Viewing of online child abuse images a 'social emergency'

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The numbers of people viewing online child sex abuse images in the UK amount to a "social emergency", says the NSPCC.

A report by the charity suggests the number of individuals looking at such images could exceed half a million.

It is calling for a "robust action plan" to cut off the supply of content.

The Home Office says it is working with law enforcers, companies and voluntary organisations to stamp out online child exploitation.

In the past five years the number of offences recorded by police of viewing child sexual abuse images under the Obscene Publications Act has more than doubled across the UK, reaching a total of 8,745 in 2015.

But the NSPCC believes the true scale of offending in the UK to be far greater.

By applying the findings of a German population study - which looked into male self-reported sexual interest in children - to a UK scenario, the charity estimates there could be up to half a million men in the UK who have viewed child sexual abuse images. This is based on an estimated internet-using population of 21.63 million men aged 18-89.

This number is much greater than previous estimates.

'Shocking scale'

In 2013 it was suggested that around 50,000 UK-based individuals were involved in downloading and sharing indecent images of children.

Last month, police chiefs said they feared the number might have risen significantly since then, with one report putting it at up to 100,000.

Simon Bailey, National Police Chiefs' Council lead for child protection, said the NSPCC's estimate "highlights the potentially shocking scale of what we are now dealing with".

On average, 375 offenders were arrested every month, he said.

He added: "We agree with the NSPCC that the police alone cannot stop the demand for child abuse images and more needs to be done to prevent abuse in the first place."

Stop it Now is a child sexual abuse prevention campaign run by the Lucy Faithfull Foundation. It offers information and support for users of illegal online images. From 13 October 2015 - 31 October 2016, 16,647 users accessed their anonymous self help section of the website.

People can also report illegal content through the UK charity, the Internet Watch Foundation (IWF). In 2015, it removed 68,092 URLs hosting child sexual abuse imagery.

The NSPCC is now calling for:

  • Internet firms operating in the UK to sign up to a set of minimum standards, enforced by a backstop regulatory power.
  • An independent annual audit of the current self-regulatory framework to ensure its effectiveness.
  • Government to produce an annual transparency report on the identification and removal of child abuse images accessed from within the UK.

Ann's story: 'It was completely traumatic'

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Image caption Ann never suspected her husband (picture posed by model)

"It was just an ordinary day. I was getting the children ready for school and my youngest daughter came to say 'There's someone at the door'.

"There was a whole crowd at the door. I was taken to the kitchen. I was questioned about events I had no knowledge of. I found out later that my husband had been using my profile to contact other people.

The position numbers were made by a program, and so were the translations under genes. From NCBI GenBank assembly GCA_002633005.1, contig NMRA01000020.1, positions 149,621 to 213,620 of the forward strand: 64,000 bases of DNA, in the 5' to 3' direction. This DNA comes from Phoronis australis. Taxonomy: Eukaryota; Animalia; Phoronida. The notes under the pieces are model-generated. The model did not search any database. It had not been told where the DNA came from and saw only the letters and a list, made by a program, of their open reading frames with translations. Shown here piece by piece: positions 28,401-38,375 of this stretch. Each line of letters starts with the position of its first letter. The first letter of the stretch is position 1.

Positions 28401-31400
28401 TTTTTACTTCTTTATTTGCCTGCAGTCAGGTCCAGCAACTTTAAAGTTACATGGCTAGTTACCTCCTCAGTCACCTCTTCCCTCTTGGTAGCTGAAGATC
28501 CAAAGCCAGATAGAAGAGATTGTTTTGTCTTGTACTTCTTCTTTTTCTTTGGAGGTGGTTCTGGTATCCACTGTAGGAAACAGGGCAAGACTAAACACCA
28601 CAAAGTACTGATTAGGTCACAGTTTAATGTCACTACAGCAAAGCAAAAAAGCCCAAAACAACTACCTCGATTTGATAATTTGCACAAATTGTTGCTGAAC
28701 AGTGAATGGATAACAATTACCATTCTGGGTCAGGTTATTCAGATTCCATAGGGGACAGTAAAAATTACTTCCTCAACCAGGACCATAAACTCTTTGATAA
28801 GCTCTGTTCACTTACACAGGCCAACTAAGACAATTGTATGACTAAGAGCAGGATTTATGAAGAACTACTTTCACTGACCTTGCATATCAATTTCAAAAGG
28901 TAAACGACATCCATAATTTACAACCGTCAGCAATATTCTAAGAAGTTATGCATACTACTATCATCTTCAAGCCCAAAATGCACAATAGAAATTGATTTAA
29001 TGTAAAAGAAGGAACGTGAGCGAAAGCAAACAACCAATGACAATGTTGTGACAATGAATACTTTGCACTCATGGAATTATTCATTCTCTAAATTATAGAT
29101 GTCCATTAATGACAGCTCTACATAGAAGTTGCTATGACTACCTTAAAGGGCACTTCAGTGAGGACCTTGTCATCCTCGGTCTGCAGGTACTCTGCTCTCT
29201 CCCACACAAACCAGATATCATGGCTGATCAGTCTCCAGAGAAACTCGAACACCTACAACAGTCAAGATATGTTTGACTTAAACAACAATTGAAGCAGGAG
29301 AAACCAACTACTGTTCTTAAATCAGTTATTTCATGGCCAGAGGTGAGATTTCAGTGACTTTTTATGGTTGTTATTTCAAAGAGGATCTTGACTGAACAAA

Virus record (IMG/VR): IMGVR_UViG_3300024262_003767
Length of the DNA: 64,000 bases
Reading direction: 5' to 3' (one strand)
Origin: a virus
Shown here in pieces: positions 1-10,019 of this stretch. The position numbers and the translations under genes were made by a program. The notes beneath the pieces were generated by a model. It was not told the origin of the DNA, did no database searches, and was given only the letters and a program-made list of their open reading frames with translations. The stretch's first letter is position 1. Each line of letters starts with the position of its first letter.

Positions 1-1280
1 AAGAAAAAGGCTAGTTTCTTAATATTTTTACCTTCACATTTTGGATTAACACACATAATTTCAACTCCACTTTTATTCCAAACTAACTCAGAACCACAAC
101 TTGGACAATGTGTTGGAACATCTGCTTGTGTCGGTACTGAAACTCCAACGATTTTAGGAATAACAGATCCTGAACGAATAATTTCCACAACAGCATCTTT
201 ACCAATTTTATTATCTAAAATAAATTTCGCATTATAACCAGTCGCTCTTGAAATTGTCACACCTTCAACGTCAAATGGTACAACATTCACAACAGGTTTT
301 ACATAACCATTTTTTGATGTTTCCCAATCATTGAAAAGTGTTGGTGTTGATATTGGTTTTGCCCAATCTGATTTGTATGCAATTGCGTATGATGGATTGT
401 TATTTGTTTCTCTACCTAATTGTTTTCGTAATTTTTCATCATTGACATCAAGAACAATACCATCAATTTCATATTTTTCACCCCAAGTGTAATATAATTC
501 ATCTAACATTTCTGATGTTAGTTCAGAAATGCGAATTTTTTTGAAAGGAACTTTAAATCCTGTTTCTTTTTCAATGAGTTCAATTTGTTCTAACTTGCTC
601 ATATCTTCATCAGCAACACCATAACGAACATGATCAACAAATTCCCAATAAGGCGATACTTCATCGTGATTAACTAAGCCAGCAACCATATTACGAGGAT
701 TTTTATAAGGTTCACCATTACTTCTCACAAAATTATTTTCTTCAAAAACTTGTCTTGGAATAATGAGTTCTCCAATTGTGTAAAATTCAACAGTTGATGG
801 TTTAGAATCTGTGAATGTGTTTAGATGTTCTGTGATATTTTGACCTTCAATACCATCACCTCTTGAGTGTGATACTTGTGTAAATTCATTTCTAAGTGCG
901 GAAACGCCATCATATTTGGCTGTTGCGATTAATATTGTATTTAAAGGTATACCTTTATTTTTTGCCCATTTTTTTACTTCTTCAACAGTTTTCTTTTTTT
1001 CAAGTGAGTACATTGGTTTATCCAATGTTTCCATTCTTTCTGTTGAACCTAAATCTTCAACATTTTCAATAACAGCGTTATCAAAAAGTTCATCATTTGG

"They went upstairs, got my husband out of bed and the police then took him away.

"Social workers had come ready to take the children.

"It was completely traumatic. I felt like my life had been turned upside down. Trying to recover from that was very difficult. You just never suspect your own husband.

"The charges became more serious. I was advised to have no contact with him.

"Even up to the trial he didn't believe he had done anything wrong.

"I would say to people in my position 'Talk about it. Talk to friends. It's the secrecy that keeps it going'."

Ann's husband was arrested on suspicion of downloading and distributing indecent images of children. He is currently serving a sentence for multiple child sex offences.

(Names have been changed to protect identity)

Peter Wanless, chief executive of the NSPCC, recognised progress had been made through the work of the National Crime Agency and the IWF but said more had to be done.

He said: "The sheer numbers of people viewing child sexual abuse images online must be addressed as a social emergency.

"It is two years since government made it a national priority to rid the internet of these vile crimes against children, but today's report reveals how horrifyingly prolific the problem remains.

"That's why today we are calling for a robust action plan to cut off the supply of child sexual abuse images in circulation, and deter adults from seeking out child abuse online.

'Dark corners'

"We should be long past the point when there are dark corners of the internet where these terrible crimes against children are hosted for the pleasure of paedophiles."

In a statement, the Home Office said: "We remain committed to working with partners in law enforcement, industry and voluntary organisations to stamp out online child sexual exploitation.

"The National Crime Agency has received additional funding of £10 million for further specialist teams, enabling a near doubling of their investigative capability, meaning more children being safeguarded.

"In recognition of the scale and global nature of this crime, the government has led international action on online child sexual exploitation through the WePROTECT Global Alliance, working with countries, the industry, and civil society organisations to develop a co-ordinated response."

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